This grass hut shelter appears quite easy to build. In a place with sufficient grass you should be able to duplicate it in less than a week.
Our man in the Australian outback has built himself a grass hut. He did it in less than a week’s time. He would have finished it even sooner if he had been in an area where grass was more abundant.
As it was, he indicated that he had to move a ways out of the jungle and further into the mountain to harvest enough grass to complete the structure. But it came out beautifully, a perfect dome shape and looks to be very solid.
He mentioned that he built the grass hut in order to get away from the mosquitos in the wet season. It’s just a couple hundred meters away from his earlier projects: a tiled roofed hut and a wattle and daub hut.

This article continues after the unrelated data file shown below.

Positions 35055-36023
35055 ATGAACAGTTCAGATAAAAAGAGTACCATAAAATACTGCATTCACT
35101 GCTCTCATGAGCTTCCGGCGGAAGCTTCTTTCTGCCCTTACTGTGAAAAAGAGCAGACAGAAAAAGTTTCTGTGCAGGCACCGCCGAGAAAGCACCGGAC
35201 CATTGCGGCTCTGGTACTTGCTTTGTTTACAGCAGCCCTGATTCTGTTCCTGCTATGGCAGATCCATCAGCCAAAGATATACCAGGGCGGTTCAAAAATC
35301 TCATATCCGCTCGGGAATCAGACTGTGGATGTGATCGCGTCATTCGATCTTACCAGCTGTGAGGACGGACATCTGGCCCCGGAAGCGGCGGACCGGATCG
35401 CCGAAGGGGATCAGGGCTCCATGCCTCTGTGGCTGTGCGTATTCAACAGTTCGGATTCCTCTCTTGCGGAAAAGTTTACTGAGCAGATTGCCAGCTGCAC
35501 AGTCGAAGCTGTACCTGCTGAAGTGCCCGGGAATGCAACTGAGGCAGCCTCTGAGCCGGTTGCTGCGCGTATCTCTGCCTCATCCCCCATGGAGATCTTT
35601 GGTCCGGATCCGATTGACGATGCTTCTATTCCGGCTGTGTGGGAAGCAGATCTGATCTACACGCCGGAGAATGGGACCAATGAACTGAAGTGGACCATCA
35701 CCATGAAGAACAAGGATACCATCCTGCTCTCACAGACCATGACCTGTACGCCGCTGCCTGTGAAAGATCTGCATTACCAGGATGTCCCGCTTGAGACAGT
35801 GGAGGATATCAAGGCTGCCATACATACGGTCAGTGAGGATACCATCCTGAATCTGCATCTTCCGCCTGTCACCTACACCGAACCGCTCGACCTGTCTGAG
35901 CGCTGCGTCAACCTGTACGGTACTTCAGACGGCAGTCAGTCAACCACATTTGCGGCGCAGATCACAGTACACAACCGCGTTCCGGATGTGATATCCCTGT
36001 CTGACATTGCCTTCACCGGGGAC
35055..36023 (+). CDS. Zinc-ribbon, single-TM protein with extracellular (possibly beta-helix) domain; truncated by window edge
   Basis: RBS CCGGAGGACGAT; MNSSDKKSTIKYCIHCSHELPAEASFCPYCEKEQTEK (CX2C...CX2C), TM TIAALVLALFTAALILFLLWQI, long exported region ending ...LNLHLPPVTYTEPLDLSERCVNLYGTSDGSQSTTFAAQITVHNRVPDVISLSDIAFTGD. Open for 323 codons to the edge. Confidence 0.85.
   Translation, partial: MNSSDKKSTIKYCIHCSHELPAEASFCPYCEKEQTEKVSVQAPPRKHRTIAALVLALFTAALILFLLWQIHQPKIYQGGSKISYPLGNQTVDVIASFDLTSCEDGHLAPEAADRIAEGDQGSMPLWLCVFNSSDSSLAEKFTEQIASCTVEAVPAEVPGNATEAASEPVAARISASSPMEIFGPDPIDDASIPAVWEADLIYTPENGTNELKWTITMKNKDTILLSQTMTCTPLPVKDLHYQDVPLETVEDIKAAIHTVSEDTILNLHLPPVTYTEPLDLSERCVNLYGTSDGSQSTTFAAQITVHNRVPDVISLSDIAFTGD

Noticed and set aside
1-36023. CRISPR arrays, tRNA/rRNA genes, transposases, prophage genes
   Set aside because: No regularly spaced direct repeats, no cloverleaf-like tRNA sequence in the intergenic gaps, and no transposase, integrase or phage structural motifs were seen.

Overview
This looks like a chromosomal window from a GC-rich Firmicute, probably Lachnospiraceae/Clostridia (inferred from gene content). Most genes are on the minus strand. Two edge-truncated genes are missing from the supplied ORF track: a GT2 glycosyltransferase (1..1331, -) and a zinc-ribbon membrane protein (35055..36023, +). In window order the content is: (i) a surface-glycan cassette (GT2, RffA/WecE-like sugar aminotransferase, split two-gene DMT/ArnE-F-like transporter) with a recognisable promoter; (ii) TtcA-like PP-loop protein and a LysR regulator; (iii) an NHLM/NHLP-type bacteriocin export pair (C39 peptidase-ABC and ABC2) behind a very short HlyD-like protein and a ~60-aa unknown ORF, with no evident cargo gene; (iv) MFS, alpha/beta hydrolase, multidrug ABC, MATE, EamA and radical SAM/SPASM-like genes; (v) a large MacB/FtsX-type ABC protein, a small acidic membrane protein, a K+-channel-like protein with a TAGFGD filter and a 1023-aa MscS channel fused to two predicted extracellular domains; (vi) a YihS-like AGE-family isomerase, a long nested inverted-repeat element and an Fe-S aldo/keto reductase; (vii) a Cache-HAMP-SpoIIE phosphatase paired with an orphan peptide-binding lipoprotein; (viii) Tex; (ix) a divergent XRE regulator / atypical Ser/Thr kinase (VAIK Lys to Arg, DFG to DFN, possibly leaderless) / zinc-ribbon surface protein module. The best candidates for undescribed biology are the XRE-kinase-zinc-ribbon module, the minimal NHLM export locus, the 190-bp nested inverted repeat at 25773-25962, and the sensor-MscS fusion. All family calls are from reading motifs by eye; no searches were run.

With his only tools being sharp stones and a digging stick, he created a simple yet sturdy frame or skeleton of the dome. He used eight poles driven into the ground and eight vertical rings more or less evenly spaced rising from bottom to top.
Then, using nothing more than a sharp stone, he cut bunches of long grass and tied it to the frame using a vine to secure it.
Finally, he made a small cap piece for the entire shelter, and swing it into place with a long forked stick.
The grass hut is simple, but looks quite stout and like it will shed water adequately. He finished it in a week’s time, but would have been able to complete it in less time had he not had to travel some way to get more grass.
Like what you see here? You can read more great articles by David Smith at his facebook page, Stumpjack Outdoors.